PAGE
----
Monday, 2 November 2015

Amur Falcon - At Last!

Amur Falcon! A species I have desperately wanted to get on my Hong Kong list, simply because it's such a handsome raptor and I WANT IT! Females with smart streaking and a handsome mask is lovely enough, but the males have various tones of grey from dark to light and reddish vents that goes well with bright red legs, a long with black and white underwings, now that bird got some taste!

But, for years this pretty little raptor eludes me, every year I hear reports from friends or friends of friends that they have seen one here and there, always telling me "Oh, there was one here yesterday!", or "One was perching on that wire just last week!"...The birds certainly knows how to taunt me and are doing a bloody good job of it. This year's been the same as usual, I have been hearing reports from everyone, places from Tsim Bei Tsui, Mai Po, Long name it! One afternoon I waited at Long Valley and only to get sent a photo the next day by a friend saying his friend saw a male at Mai Po on the same afternoon...

Today, I had a strange urge to try Shek Kong Airfield Road, a site I don't visit enough to be honest. The cold front have just past and I thought some new migrants might have arrived. Off I went, and things were pretty quiet at first, only common birds spotted. Then, as I walked further down the road, when I suddenly saw a shadow above. I looked up, two falcons were circling right above my head. I immediately knew what they were and started snapping away.

Amur Falcon - migrating in pairs or flocks is common in this species

Two female Amur Falcons circled round a few times, at one point one seems to be eating something from it's talons, I am guessing dragonflies, as it's been a known migration diet for these little raptors, and they do prefer to eat them as they fly. These magnificent raptors migrates extreme distances,  flying from Mongolia where they breed all the way through India and down to South Africa! Each will have traveled 22,000km each year, no doubt one of the longest migration routes of any raptors in the world! They past through Hong Kong steadily from mid October all the way through mid November. No fancy photos on the wire like others, but these will do for me. After a minute or so they were gone like they were never here, leaving no trace what so ever except for my breathlessness.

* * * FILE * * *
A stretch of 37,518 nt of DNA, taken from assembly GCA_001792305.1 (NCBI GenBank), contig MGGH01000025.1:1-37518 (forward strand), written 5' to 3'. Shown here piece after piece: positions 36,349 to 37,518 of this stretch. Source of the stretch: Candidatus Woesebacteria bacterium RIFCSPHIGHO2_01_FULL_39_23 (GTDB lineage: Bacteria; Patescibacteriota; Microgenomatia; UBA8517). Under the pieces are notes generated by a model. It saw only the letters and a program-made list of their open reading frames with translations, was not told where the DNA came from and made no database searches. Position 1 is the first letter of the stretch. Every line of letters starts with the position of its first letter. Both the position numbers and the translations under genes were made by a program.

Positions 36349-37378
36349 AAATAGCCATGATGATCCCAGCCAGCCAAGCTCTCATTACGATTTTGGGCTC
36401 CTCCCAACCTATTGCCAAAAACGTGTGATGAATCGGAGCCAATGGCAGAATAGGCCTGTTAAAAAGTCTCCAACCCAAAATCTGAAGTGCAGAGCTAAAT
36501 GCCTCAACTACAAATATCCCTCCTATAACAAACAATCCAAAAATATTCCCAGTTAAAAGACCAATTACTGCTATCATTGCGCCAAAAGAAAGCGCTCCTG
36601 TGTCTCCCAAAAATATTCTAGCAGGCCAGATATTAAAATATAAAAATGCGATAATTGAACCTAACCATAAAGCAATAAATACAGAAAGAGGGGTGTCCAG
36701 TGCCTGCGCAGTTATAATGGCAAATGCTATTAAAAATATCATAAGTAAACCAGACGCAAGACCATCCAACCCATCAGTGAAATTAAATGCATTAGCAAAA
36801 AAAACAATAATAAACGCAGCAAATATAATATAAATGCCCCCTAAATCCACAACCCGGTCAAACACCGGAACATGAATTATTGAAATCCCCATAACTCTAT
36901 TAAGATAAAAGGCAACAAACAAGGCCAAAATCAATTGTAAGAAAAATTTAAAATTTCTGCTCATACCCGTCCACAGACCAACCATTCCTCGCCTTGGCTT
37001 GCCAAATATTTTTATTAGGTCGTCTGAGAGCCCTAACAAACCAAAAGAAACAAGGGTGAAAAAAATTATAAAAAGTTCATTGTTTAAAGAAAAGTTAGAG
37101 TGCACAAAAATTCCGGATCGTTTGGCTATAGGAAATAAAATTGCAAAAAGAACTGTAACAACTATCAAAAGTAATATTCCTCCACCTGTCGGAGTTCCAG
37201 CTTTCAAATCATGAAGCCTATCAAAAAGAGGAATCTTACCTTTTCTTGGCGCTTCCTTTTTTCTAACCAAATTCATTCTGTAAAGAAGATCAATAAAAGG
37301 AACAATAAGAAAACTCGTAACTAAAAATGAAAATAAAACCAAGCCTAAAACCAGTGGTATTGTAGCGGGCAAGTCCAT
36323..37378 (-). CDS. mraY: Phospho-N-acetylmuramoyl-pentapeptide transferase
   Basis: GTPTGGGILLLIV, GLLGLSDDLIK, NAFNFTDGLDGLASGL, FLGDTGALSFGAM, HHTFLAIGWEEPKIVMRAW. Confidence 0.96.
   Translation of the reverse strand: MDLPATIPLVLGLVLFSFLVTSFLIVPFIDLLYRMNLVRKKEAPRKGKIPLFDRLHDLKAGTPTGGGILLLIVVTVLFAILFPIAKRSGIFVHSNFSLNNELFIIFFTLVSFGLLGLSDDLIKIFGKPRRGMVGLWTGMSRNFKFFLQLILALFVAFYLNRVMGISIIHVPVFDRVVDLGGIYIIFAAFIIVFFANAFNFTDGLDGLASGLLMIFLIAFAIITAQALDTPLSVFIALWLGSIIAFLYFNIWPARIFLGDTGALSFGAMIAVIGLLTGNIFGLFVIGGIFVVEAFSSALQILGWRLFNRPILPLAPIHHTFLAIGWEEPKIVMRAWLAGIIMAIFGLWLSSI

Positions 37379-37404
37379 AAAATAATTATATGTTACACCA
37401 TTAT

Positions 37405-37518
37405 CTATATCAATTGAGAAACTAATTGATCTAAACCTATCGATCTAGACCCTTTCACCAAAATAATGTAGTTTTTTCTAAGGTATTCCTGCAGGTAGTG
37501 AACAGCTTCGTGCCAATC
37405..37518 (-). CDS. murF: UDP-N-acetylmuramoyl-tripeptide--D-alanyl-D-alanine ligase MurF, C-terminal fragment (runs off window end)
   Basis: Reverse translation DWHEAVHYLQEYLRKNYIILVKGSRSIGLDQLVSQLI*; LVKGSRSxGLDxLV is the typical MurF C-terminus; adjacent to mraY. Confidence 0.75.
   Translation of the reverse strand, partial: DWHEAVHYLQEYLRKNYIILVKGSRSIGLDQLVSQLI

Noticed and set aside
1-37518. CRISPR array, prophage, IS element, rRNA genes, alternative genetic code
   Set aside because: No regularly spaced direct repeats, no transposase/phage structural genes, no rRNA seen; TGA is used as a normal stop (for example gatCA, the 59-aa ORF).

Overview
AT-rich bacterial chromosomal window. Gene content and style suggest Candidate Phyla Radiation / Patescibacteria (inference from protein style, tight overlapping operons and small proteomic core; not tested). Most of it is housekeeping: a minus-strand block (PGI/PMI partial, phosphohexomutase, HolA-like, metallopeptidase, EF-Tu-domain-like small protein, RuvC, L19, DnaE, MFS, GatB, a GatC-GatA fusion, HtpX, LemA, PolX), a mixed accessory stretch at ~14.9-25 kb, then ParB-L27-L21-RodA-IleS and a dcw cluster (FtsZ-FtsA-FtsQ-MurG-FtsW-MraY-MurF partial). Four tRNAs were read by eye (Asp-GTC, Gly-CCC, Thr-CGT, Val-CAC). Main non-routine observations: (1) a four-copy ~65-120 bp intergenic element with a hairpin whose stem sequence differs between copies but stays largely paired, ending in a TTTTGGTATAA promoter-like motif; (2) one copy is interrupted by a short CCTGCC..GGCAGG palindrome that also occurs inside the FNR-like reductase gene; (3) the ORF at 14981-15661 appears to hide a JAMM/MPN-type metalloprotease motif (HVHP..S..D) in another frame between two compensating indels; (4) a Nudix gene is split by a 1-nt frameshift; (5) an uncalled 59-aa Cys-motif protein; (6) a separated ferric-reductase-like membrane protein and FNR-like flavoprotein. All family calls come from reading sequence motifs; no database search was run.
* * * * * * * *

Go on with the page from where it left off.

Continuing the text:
Amur Falcon - a magnificent raptor!

Back to some commoner birds, a lot of White-breasted Waterhens were skulking around the gully, this likely juvenile was a bit more bold but will no doubt soon learn to become as skittish as it's parents. I guess youngsters are always more adventurous!

White-breasted Waterhen - an adventurous young bird

Sitting on the wall was not Humpty Dumpty (though it was equally rounded), but a smart and bold Daurian Redstart. It made sure he got my full attention by flying right across my path. They are such smart looking birds that it's always delightful when you get one as bold as this, where you can enjoy all it's details in broad day light. Things were pretty quiet at the Airfield Road otherwise.

Daurian Redstart - not Humpty Dumpty 

Mai Po was pretty quiet too, didn't see anything worth noting for the first half an hour or so. Took some photographs of common species to keep myself from falling asleep.

Little Egret - in flight shot

Chinese Pond Heron - all turned back to their non-breeding plumage

There's a funny thing with birdwatching, first times are always the most difficult, after that things gets easier (Rustic Bunting is a bit like that for me, I have seen 3 already!). And funnily enough, as I strolled along a footpath in Mai Po, I saw a dark silhouette quite far ahead of me high up in the sky, picked up my bins and what else could it be but a male Amur! Wow! It was miles off but what a stunner! You can just make out the contrasting underwing and reddish vents. I continued to scan the sky afterwards and counted three more very high up, all drifted westwards. More then six years this species eludes me, and only fate could have chosen this very day for me to catchup with all six of these. Hopefully I won't need to wait another 6 years for another Amur Falcon, and next time I will find one perched on the wire, I hope.

Amur Falcon - a distance male that ended the day perfectly